Similarly, computer literacy courses tend to produce computer people who know a lot about computers or a piece of software but they don’t help people become fluent with the machine. Our goal in education should be to foster the ability to use the computer in everything you do, even if you don’t have a specific piece of software for the job. Often kids in a computer lab learn about word-processing, but if they want to write an essay, they write it by hand. This is exactly the opposite of what you want them to learn. They’re approaching the computer as just another abstract school subject.
Q: Is our definition of literacy going to change?
A: I think it’s inevitably going to change. But first, we should think about what we mean by literacy. If you say, “He’s a very literate person,” what you really mean is that he knows a lot, thinks a lot, has a certain frame of mind that comes through reading and knowing about various subjects.
The major route open to literacy has been through reading and writing text. But we’re seeing new media offer richer ways to explore knowledge and communicate, through sound and pictures.
Q: In your book, you wrote about young Jason, a brilliant storyteller who freezes up in the classroom when he has to write. You describe how he became very expressive through the multimedia capabilities of a computer as he learned to manipulate images and sound. Do you think Jason is typical of the MTV generation, a group that can more easily express itself through fast- paced electronic images and sound rather than text? Is that a good thing? Or is it a matter of bowing to an electronic media culture that has become dominant through the power of marketing?
A: Well, I think it’s a trend that is certainly influenced by bad things. I don’t like MTV, and I don’t like the culture that goes with it. It’s OK in very small doses, maybe. Nevertheless, it’s a social reality and has influenced how kids perceive things around them, the pace of life and the way people do things.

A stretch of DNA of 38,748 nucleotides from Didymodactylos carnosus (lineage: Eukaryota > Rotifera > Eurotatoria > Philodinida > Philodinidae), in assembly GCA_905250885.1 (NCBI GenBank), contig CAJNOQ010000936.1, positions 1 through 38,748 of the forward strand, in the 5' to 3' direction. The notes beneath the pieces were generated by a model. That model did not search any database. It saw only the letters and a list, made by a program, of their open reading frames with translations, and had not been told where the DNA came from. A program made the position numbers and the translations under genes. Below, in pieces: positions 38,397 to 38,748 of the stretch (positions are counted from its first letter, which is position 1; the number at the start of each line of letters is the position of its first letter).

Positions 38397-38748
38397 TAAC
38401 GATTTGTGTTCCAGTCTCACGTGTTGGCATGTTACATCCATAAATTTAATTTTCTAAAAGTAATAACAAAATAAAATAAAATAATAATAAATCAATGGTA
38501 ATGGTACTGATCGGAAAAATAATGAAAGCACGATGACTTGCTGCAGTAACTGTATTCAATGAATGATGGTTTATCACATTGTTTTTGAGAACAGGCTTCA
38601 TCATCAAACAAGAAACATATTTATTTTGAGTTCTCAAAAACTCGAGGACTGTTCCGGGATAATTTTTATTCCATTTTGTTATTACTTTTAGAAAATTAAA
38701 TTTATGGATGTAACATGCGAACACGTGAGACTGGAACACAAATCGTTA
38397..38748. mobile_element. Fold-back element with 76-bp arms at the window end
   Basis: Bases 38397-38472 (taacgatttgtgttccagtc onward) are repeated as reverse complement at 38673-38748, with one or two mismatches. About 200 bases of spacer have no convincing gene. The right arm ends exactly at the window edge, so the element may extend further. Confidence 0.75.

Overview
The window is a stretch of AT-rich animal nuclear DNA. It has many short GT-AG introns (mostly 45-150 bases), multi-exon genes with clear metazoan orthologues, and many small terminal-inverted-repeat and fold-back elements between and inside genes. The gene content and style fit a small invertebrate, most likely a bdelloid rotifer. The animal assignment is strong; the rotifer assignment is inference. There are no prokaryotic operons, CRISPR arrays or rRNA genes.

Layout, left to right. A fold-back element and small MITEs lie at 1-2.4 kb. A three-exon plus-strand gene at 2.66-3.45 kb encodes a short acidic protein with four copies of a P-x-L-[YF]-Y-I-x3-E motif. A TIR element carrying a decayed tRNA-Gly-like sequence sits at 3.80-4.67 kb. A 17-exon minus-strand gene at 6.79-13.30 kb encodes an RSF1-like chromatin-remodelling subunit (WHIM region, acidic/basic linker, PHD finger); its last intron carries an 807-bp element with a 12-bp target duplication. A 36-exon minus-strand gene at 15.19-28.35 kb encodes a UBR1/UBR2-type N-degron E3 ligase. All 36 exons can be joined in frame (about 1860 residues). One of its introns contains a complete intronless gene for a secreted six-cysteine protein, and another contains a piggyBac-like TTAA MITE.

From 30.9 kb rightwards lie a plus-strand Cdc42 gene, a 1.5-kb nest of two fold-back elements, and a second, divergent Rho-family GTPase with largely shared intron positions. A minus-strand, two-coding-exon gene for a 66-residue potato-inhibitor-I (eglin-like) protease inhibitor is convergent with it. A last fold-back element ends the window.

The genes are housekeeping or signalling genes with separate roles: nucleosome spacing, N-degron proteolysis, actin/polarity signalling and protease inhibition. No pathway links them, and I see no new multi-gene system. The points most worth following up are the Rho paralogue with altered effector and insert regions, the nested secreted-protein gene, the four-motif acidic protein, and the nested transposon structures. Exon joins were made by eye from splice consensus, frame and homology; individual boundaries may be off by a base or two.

Educators who have said, “We don’t like that, so we’ll continue to teach as if it’s not happening,” are just aggravating the gap between what happens in schools and what happens in the real world. Because of their personalities, or for cultural reasons, some kids might better express themselves through moving images and sound.
Q: Do you think that CD-ROMs and “edutainment” or educational software titles encourage creativity and interactivity?
A: Most of them don’t. Software that asks a question and prompts the kid to give an answer and then responds that the answer given is right or wrong is sometimes called interactive, but I call it interpassive.
I prefer software where kids build something and run into problems they have to solve. I like the Maxis line of SimCity titles and their Widget Workshop program. I like Broderbund’s KidPix, because it’s completely open-ended, and you can do anything with it. We’re also beginning to see more music titles, and one I like is Theatrix’s “Juilliard Music Adventure.”
Q: Can you provide examples of how computers can help children connect their real-world interests to learning about mathematics and grammar?
A: Even with the most stupid video games, kids learn more about learning than they ever did before, because they want to learn codes and moves before other kids figure them out. They’re motivated to seek out someone or search the Net for help. A student who makes a video game has to solve mathematical problems to make special effects happen on the screen.
In another example, a girl tried to make a program that would translate from French to English or English to French. But she had to learn about the structure of language in a formal way to create even a very simple program.
Q: How can computers help children with special needs, those who are slow learners or have other neurological or physiological problems?
A: Undoubtedly, there are kids with intellectual deficiencies or neurological problems. But a lot of kids shunted into special education classes are deficient only in a willingness to conform to the school pattern.
They are just honest, brave kids who say, “I just won’t take that, and I don’t believe in what you’re doing.” If you give them an alternative to the usual classroom, they break free of a lot of inhibitions and bad associations, and they begin to learn.
If a kid really is retarded and can only come up to a certain level, he will still have more success if what he learns is connected with something important to him.